Call for ceasefire in African conflicts amid COVID-19
May 26, 2020
THERE must be an “immediate continent-wide ceasefire and cessation of hostilities [that would be] crucial for the well-being of citizens” in Africa during the COVID-19 global pandemic, the Ethiopian Ambassador to South Africa, Dr Shiferaw Teklemariam, has urged.
He said corona-virus would lead to “further compounding and complicating conflicts and insecurity in [Africa] that will have a lasting impact” in the post-COVID-19 era.
Speaking during a virtual conference organised by South Africa’s Human Sciences Research Council to celebrate Africa Day on Monday, he said: “There is a clear negative correlation between the two, whereas the more the longevity of the virus in Africa the more overwhelming its implications for peace and security of the continent will be.”
Noting the limitations placed on human activities by COVID-19, such as on cross-border travel and restricted face-to-face interactions, Dr Shiferaw said these were affecting “negotiators, mediators and parties to many conflicts and peace processes across the continent”.
He added: “The peacebuilding and peace agreement implementation processes that have stalled in Sudan, South Sudan, Libya and Central African Republic are some but a few cases in point.
“Lifting of travel bans, which is not likely to happen soon, has become imperative to resume those peace processes.
“This has gripped the affected population with fear and uncertainty as what will happen in the meantime is unknown.”
Dr Shiferaw went on: “On the other hand, there are reports that terrorist organisations such as Boko Haram and Al-Shabaab are trying to leverage the pandemic to increase their influence and capability.
“Arguably, the current response by governments and peacekeeping forces to those organisations is bound to be in short supply as fighting COVID-19 is the paramount objective of governments everywhere.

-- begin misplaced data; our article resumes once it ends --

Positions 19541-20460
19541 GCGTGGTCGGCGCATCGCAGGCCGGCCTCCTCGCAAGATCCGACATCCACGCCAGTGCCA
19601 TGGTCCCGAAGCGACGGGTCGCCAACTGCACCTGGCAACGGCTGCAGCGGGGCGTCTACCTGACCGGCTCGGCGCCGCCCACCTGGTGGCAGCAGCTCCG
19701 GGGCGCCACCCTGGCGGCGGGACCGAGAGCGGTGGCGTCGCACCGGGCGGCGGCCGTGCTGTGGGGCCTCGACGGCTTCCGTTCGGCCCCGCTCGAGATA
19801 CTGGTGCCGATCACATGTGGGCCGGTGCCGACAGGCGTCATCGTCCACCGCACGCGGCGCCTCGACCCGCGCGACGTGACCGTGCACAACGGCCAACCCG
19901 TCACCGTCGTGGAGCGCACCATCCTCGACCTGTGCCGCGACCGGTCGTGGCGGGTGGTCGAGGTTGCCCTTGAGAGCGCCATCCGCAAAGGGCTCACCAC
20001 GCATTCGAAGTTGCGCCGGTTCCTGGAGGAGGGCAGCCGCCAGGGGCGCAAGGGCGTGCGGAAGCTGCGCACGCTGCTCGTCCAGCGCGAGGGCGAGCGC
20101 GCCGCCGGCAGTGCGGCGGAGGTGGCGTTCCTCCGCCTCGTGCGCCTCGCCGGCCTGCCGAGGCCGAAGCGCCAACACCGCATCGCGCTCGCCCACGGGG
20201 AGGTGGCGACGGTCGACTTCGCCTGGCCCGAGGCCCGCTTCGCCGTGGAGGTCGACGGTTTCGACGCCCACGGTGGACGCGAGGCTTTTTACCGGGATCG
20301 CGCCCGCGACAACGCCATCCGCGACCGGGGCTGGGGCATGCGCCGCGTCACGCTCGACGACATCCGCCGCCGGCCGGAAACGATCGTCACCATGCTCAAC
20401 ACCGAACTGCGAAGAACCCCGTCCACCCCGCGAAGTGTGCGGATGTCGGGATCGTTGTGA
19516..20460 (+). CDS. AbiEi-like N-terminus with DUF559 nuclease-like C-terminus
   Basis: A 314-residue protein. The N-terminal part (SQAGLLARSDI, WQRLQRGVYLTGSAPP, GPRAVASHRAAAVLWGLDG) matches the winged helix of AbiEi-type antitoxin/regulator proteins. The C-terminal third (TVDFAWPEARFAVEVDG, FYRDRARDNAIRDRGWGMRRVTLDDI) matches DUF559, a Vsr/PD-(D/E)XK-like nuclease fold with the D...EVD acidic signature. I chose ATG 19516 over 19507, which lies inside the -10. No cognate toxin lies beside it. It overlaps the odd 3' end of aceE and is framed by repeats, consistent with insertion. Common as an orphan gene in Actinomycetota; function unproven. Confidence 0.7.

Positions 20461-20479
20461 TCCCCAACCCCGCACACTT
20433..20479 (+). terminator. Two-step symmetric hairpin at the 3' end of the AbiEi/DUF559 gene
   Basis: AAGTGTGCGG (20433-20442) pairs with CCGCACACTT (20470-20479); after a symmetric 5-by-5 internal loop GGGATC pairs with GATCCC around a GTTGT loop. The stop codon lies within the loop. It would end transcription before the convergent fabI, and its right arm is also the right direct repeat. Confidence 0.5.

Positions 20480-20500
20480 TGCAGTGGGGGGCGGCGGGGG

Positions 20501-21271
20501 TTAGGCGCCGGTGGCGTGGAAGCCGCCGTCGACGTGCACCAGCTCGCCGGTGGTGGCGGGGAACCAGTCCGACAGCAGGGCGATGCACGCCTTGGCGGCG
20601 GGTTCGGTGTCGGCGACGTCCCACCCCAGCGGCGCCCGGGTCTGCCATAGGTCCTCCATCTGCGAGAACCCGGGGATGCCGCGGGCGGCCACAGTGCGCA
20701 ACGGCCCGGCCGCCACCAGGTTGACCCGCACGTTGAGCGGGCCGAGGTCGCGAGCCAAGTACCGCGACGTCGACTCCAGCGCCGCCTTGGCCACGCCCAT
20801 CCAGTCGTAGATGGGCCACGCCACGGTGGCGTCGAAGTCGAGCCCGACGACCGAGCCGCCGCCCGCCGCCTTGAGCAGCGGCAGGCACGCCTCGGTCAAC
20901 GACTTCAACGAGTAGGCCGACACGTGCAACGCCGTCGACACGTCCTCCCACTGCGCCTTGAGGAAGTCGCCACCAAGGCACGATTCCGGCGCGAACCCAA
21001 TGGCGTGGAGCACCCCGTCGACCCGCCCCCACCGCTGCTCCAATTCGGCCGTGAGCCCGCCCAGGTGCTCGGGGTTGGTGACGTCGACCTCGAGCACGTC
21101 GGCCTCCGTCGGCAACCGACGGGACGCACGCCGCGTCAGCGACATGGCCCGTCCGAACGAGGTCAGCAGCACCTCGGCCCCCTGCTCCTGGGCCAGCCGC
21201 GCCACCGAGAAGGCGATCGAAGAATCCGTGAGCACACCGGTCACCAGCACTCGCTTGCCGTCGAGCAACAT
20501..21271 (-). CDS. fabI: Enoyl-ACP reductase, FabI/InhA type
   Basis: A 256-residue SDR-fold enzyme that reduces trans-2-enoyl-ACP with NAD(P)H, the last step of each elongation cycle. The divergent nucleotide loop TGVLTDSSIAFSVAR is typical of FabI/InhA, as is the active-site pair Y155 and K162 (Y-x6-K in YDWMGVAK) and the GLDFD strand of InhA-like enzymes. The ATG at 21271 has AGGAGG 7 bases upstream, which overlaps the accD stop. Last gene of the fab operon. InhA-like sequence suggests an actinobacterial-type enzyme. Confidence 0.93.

“This is definitely a negative development that suppresses all the achievements that we have collectively made on this front in the past few years.”
Dr Shiferaw said that there were a “multitude of sources” of instability in Africa such as a lack of economic opportunities and a “good governance deficit”.
Added to these were weak institutions, the continent’s inability to prevent and minimise conflicts and its “incapacity in mitigating, managing and resolving them”.
The Ambassador called on the AU and regional economic communities to play a more “commanding role” in resolving the continent’s conflicts.
Faced with these “predicaments” Africa must now put in place “mid and long-term humanitarian and economic stimulus and recovery plans…to get our continent back in its feet”, Dr Shiferaw noted.
“Within that context, African governments should prioritise developing social protection and safety net schemes for the most vulnerable in order to share the burden of the poor and thereby ensure that those socio-economic challenges will not lead to exacerbating conflict and insecurity in a ‘poverty-crime-conflict’ vicious cycle,” he added.
He continued: “In terms of curbing peace and security challenges in the post-COVID-19 era, developing new, innovative and technology-based mechanisms to resume suspended peace talks should be given due consideration as this virus is set to stay with us for quite some time to come.
“Immediate continent-wide ceasefire and cessation of hostilities are also crucial for the well-being of citizens in this era of global pandemic.”
However, Dr Shiferaw said there were some peace and security issues that had been resolved before the outbreak of COVID-19 and as such Africa should learn lessons from these, post-COVID-19.
He referred to the work of the Intergovernmental Authority on Development (IGAD) in resolving the conflict between Ethiopia and Eritrea.
Dr Shiferaw warned against harsh coronavirus lockdown regulations in Africa, which he said would not be “welcomed” for too long by citizens.
Therefore, in dealing with post-COVID-19 peace and security issues, African governments should address the continent’s “vulnerabilities and collective response” to instability and insecurity.